The occurrence and development of CRC metastases involve a number of signalling pathways, such as transforming growth factor β (TGF-β), Wnt, Notch, Hedgehog, phosphatidylinositol 3-kinase and protein kinase B (PI3K/Akt), nuclear factor kappa light chain enhancer of activated B cells (NF- κB) and microtubule associated protein kinase (MAPK) . KRAS mutation is the most common mutated driver gene in CRC, with an incidence of approximately 40% [29, 30]. Our study showed the incidence of total RAS mutations in 26.0% of IU-CRLM patients. There was a significant association between RAS mutation and early progression of CRLM after first-line systemic therapy. The results indicated that RAS mutation IU-CRLM represented more malignant biological behaviour than RAS wild-type IU-CRLM.
The epidermal growth factor receptor (EGFR) signalling pathway, which is activated by mutated KRAS, plays a crucial role in CRLM progression. In the EGFR pathway, the RAS protein acts as a gating switch, and the activation of RAS and MEK, downstream molecules of the RAS protein, depends on RAS mutation. Once RAS is mutated, it will constantly activate downstream pathways involving MAPK and PI3K-AKT as well as the downstream transcription factors of these pathways. Ultimately, mutated RAS regulates the expression level of proteins related to tumour invasion and metastasis. [31, 32] Animal experiments also confirmed that CRC with mutated KRAS could promote the occurrence of lung metastasis with cells from liver metastases by activating the MAPK pathway.  These results suggest that KRAS mutation enhances malignant invasion and metastasis in CRC cells, which accelerates the progression of CRLM. In addition, glycolysis metabolism in cancer cells is elevated by mutated KRAS.  Previous studies reported that KRAS mutation was able to upregulate the expression levels of GLUT1, HK and LDH, which increased the process of tumour glucose uptake. Recently, research from Yun et al. revealed an increase in the expression level of GLUT1 and higher glucose uptake in CRC cell lines with mutated KRAS [35, 36]. Such alterations in metabolism confer CRC cells with a survival advantage, as they can gain long-term survival advantages in low-glucose environments, thereby creating favourable conditions for tumour metastasis.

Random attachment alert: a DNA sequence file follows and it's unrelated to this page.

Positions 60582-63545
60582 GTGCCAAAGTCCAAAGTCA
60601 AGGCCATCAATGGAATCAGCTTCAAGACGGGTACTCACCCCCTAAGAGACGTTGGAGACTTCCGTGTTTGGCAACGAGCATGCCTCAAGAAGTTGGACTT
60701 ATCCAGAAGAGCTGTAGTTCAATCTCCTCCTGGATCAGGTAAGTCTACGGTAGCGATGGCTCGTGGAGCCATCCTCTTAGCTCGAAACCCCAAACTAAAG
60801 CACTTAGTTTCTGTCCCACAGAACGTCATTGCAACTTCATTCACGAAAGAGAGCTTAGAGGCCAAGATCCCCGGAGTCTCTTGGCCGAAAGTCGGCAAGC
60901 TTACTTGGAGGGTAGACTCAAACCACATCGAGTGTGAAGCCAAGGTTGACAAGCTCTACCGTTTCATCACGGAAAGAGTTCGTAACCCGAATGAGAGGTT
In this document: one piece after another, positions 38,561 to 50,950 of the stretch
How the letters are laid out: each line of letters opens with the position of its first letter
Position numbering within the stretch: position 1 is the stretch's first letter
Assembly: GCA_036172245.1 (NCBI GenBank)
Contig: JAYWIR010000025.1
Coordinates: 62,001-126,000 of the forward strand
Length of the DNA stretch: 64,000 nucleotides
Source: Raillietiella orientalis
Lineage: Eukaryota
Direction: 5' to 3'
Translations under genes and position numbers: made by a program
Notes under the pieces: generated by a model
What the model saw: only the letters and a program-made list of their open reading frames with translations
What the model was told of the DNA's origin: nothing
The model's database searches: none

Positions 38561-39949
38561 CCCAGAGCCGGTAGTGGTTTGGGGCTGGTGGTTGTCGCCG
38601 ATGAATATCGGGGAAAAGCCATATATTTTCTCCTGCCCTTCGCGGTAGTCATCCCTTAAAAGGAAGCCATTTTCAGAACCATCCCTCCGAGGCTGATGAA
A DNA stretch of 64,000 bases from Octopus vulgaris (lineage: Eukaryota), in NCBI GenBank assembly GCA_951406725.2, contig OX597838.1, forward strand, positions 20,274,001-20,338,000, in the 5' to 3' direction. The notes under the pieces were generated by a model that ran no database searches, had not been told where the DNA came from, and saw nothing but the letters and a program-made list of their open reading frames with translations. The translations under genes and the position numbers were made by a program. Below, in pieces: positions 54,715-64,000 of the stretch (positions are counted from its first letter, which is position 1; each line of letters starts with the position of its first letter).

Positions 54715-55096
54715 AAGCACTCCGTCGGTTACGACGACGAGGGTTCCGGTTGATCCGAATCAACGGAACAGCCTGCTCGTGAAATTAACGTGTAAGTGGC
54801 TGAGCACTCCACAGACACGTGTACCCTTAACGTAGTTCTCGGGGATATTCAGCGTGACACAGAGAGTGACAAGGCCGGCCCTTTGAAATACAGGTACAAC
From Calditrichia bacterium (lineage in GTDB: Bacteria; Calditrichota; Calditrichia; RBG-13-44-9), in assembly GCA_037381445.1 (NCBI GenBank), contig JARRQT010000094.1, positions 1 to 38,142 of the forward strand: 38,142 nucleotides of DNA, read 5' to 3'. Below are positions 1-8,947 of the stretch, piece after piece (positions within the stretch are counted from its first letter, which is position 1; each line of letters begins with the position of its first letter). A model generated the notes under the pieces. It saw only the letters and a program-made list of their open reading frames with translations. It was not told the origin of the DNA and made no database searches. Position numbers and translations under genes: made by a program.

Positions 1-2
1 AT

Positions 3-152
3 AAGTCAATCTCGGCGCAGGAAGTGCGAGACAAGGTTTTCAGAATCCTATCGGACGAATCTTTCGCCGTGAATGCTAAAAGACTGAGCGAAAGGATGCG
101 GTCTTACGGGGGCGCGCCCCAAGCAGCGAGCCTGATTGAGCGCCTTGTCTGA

Interestingly, our results showed that RAS mutation was a risk factor for early progression only in patients with successful conversion therapy outcomes. In fact, in recent years, a growing number of studies have indicated that RAS mutation is a negative prognostic factor for patients with CRLM after surgery. A phase II clinical study from the Medical University of Vienna enrolled 60 patients with initially resectable CRLM, all of whom had been administered oxaliplatin combined with bevacizumab before hepatectomy. The results demonstrated that in patients with KRAS mutations, the overall survival (OS) and relapse-free survival (RFS) were shorter.  Another study from the M.D. Anderson Cancer Center enrolled a total of 524 CRLM patients who underwent both curative liver section and RAS mutant detection. The results suggested that the median overall survival was remarkably shorter in patients with KRAS codons 12 and 13 mutations than in wild-type patients.  A study conducted by Brudvik KW et al indicated that although the size of tumours was similar, liver metastases with mutational KRAS infiltrated more widely than wild-type metastases, increasing the rate of margin positivity, which may be the leading cause of poor prognosis. 
However, in patients experiencing conversion therapy failure, tumours may develop acquired resistance during treatment. At present, one of the mechanisms of acquired resistance is secondary mutations in driver genes. In metastatic CRC, gene mutations in RAS/RAF pathways are the most common molecular mechanism causing acquired resistance.  Calcagno SR et al found that KRAS G12D mutation could promote proliferation of the intestinal epithelium by constantly activating the MEK-ERK signalling axis in the mouse intestinal epithelium. The results of this study showed that mutations in KRAS and aberrant activation of its downstream signalling pathway participated in the development of acquired resistance in CRC.  Since our study failed to conduct dynamic circulating tumour DNA detection, RAS status before first-line systemic therapy may not accurately predict early progression in patients with secondary mutations.
Moreover, in our study, the early progression rate of patients with successful conversion therapy was significantly decreased compared with that of patients experiencing therapy failure. For patients with RAS mutations, the current guidelines recommend that if patients can tolerate treatment, FOLFOXIRI combined with bevacizumab can maximize the efficacy of conversion therapy . Additionally, surgeons should ensure adequate liver resection to reduce the rates of positive surgical margins in these patients. Meanwhile, a sufficient number of preoperative chemotherapy cycles and more frequent postoperative follow-up visits may effectively prevent early disease progression.
There are some limitations to this retrospective study. First, the number of included patients may be inadequate, and selection bias may exist. Hence, larger numbers of patients are required for external validation. Second, several biomarkers were identified as crucial prognostic factors for survival and recurrence, including BRAF, PI3K and TP53, which are still under debate [40–42]. In this study, we included only RAS in the analysis; future studies should take more gene status into consideration to gain a better understanding of the influence of these biomarkers on early disease progression. The 5-year survival data were unavailable for some patients due to an insufficient follow-up duration. This issue may have led to the underestimation or overestimation of the effect of RAS mutation on conversion therapy outcomes.